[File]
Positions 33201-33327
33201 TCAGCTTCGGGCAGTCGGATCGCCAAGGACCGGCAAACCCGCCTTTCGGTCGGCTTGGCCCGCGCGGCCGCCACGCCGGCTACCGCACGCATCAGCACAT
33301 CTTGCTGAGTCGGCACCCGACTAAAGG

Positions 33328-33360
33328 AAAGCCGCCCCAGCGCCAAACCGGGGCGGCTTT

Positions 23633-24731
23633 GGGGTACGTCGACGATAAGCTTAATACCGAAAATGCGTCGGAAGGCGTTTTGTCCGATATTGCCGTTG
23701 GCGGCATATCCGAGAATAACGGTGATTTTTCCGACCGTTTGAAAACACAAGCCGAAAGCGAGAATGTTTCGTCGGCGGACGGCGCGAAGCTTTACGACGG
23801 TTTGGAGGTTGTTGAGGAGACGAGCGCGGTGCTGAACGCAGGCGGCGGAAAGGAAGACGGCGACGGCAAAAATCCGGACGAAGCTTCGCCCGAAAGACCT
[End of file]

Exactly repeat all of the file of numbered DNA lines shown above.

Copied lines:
Positions 33201-33327
33201 TCAGCTTCGGGCAGTCGGATCGCCAAGGACCGGCAAACCCGCCTTTCGGTCGGCTTGGCCCGCGCGGCCGCCACGCCGGCTACCGCACGCATCAGCACAT
33301 CTTGCTGAGTCGGCACCCGACTAAAGG

Positions 33328-33360
33328 AAAGCCGCCCCAGCGCCAAACCGGGGCGGCTTT

Positions 23633-24731
23633 GGGGTACGTCGACGATAAGCTTAATACCGAAAATGCGTCGGAAGGCGTTTTGTCCGATATTGCCGTTG
23701 GCGGCATATCCGAGAATAACGGTGATTTTTCCGACCGTTTGAAAACACAAGCCGAAAGCGAGAATGTTTCGTCGGCGGACGGCGCGAAGCTTTACGACGG
23801 TTTGGAGGTTGTTGAGGAGACGAGCGCGGTGCTGAACGCAGGCGGCGGAAAGGAAGACGGCGACGGCAAAAATCCGGACGAAGCTTCGCCCGAAAGACCT